Skip to content

Archive for

When to Know When They’ve had Enough Heat!

Today we turn to long-time FIRST member, Mark Klafter, father of Adam Klafter, affected with Epidermolytic Ichthyosis (formerly known as EHK). Mark has been an active participant in FIRST activities and a frequent contributor to our FIRST for Parents Group on Facebook. His input as a mentor to other fathers and affected families has been invaluable. Just this past week Mark, once again, gave thoughtful insight into when and how to recognize the signs of overheating.  With the summer months quickly approaching, we thought it was an important message to share with our broader audience. Here is Mark’s input into a conversation regarding temperature monitors and recognizing your child’s signs of overheating:

“I would advise caution on the temperature monitors. My fear is that you will be lulled into a false sense of security. Generally kids with ichthyosis will be over heated long before you’d see a noticeable change in the actual body temp. Think about it this way. When you’re hot, you perspire. That’s the body’s way of regulating temp. Correct? It’s no different with your child or mine. The problem is that the moisture generally gets trapped under the thickened or scaly skin and doesn’t really evaporate, making them actually hotter, not cooler.

Adam Klafter, 2014 National Family Conference-Indianapolis. Photo Courtesy of Positive Exposure

Adam Klafter, 2014 National Family Conference-Indianapolis. Photo Courtesy of Positive Exposure

My advice would be to watch your kids closely when the weather is warmer. Each will have their own tell-tale signs. Some kids get really red cheeks. Some will start scratching their head more. It can be a variety of things. Eventually you’ll learn what to look for in your own child. And with younger children, who likely aren’t going to say anything until it can be too late, you need to teach them to recognize signs in themselves. And as always, for newer parents, I recommend being in the warm sun in small doses to start out, so you can see how they handle it. Maybe five minutes outside, five minutes inside, then graduate to 10 outside, 10 inside, etc. You’ll learn fairly quickly what they can tolerate, as well as what the warning signs of overheating are for your child. Just my two-cents.”- Mark Klafter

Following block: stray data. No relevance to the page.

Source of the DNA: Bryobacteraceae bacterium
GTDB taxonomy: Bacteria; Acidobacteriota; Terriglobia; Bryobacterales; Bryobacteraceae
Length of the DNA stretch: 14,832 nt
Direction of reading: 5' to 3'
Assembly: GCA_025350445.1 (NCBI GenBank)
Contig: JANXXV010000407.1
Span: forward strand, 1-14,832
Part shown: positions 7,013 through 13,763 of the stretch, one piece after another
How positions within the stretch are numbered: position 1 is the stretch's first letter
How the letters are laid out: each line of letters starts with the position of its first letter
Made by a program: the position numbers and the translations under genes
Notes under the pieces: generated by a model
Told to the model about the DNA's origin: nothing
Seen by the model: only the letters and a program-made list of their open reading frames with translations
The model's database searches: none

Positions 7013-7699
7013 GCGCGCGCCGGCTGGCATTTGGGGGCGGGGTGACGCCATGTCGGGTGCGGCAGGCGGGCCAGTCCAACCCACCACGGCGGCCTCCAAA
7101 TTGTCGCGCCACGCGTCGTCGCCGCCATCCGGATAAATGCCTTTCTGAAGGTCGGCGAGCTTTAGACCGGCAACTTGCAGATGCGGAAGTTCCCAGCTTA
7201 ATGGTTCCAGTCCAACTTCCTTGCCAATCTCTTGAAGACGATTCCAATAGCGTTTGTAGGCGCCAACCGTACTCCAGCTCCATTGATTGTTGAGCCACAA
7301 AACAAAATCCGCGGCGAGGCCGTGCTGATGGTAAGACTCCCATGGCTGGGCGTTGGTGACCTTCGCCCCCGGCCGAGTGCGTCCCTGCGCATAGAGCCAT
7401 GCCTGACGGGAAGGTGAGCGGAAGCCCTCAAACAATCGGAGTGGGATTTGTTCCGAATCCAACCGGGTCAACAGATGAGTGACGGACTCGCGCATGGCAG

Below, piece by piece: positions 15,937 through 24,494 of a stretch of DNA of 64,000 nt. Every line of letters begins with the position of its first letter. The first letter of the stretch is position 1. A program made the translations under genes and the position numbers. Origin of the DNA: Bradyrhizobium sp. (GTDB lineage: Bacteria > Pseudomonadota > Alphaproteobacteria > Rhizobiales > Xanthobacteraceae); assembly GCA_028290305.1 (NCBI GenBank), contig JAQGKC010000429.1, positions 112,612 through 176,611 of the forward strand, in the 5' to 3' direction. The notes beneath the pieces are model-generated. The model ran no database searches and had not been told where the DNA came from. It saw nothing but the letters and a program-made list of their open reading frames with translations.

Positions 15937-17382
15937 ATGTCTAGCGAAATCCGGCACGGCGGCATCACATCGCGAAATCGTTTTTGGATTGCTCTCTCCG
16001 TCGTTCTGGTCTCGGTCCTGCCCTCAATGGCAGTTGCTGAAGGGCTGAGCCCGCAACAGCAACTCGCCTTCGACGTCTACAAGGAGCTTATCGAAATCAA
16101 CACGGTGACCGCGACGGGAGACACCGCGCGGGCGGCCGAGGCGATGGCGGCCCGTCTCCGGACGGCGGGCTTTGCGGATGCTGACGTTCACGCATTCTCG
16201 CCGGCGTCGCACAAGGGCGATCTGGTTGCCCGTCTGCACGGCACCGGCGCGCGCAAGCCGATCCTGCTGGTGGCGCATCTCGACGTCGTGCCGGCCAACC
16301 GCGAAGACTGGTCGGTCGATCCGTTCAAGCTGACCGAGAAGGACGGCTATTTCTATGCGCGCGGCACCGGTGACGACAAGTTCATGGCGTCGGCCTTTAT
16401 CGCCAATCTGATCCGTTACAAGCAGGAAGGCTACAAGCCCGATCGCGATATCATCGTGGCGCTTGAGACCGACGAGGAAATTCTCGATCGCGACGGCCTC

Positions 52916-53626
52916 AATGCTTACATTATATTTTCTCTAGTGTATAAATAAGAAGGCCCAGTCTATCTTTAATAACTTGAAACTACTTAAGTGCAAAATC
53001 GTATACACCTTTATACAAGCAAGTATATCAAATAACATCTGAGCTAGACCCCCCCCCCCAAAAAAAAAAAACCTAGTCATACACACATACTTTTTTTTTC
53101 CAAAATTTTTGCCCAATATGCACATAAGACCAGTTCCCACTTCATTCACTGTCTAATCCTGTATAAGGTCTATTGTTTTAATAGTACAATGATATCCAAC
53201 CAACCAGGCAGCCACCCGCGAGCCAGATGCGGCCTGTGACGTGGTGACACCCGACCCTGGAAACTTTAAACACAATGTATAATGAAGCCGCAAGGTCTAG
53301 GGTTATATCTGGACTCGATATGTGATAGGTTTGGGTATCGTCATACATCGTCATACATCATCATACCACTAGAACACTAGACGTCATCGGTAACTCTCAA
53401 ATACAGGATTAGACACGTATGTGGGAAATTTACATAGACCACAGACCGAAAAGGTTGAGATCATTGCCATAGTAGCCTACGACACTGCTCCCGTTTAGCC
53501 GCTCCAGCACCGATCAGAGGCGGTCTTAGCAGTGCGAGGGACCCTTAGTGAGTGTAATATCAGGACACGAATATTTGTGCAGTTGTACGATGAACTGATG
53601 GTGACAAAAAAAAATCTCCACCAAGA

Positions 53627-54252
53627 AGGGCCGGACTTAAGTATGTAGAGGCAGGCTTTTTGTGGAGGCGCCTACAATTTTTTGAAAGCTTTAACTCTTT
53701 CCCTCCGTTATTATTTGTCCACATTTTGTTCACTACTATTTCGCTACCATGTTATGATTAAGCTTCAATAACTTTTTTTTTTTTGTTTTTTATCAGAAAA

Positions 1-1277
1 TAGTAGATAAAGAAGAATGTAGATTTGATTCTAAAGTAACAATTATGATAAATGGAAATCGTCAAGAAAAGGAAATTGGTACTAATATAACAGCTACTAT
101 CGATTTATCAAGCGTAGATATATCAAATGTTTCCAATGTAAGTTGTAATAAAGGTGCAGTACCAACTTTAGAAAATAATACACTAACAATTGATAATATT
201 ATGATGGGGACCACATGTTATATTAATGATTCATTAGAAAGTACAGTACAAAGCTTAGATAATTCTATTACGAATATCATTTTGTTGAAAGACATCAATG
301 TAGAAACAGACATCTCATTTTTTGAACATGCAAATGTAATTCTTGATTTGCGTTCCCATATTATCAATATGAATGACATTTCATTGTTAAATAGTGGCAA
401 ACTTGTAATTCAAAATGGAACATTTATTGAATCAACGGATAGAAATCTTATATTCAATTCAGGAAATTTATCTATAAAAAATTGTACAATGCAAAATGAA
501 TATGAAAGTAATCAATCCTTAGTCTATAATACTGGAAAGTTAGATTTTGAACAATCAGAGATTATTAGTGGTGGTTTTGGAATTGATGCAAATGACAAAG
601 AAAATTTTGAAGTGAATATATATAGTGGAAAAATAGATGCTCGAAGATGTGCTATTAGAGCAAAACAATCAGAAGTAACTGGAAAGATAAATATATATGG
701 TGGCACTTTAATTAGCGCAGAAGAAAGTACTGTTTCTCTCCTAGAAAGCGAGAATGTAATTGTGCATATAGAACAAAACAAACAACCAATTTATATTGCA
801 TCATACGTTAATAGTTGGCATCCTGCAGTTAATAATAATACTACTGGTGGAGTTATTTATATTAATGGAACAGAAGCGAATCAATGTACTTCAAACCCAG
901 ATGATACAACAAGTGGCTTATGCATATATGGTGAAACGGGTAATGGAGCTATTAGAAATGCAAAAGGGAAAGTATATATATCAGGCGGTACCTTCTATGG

Stay tuned for more “pearls of wisdom” from Mark Klafter, as he will be contributing more insightful posts as the first “Guest Dad blogger” for FIRST!

More information on ichthyosis and overheating.

If you’d like to join the conversation on our FaceBook groups, log onto to: FB Parents, FB Young Adults, FBAdults, or FB Teens and ask to join. A FIRST staff member will promptly reply.

Want the latest news from FIRST and the ichthyosis community? Sign up for FIRST E-News and Updates!



Part 2 – Can Ichthyosis Affect Levels of C-Reactive Protein?

After receiving several inquiries regarding our last blog post,  Can Ichthyosis Affect Levels of C-Reactive Protein, we reached out to our Medical Guest Blogger, Dr. John Browning, to request a Part-2 to the post, below. (see Part-1)

John Browning, MD, MBA, FAAD, FAAP

For some individuals with ichthyosis, elevated CRP may just reflect red and inflamed skin and not have any other systemic associations.  Of course increased inflammation could signal an increased metabolic rate with loss of fluids through the skin barrier.  These individuals will need to increase their fluid and caloric intake.  Others with elevated CRP could be colonized with bacteria (such as could occur in epidermolytic ichthyosis).  In Netherton syndrome increased CRP might be reflective of multiple allergens irritating the skin and the immune system.   As you can see, there can be many causes for elevated CRP and it is always important to seek further information from your doctor. For example, elevated cholesterol or lipids in the setting of elevated CRP could be more problematic and deserves plenty of attention.- Dr. John Browning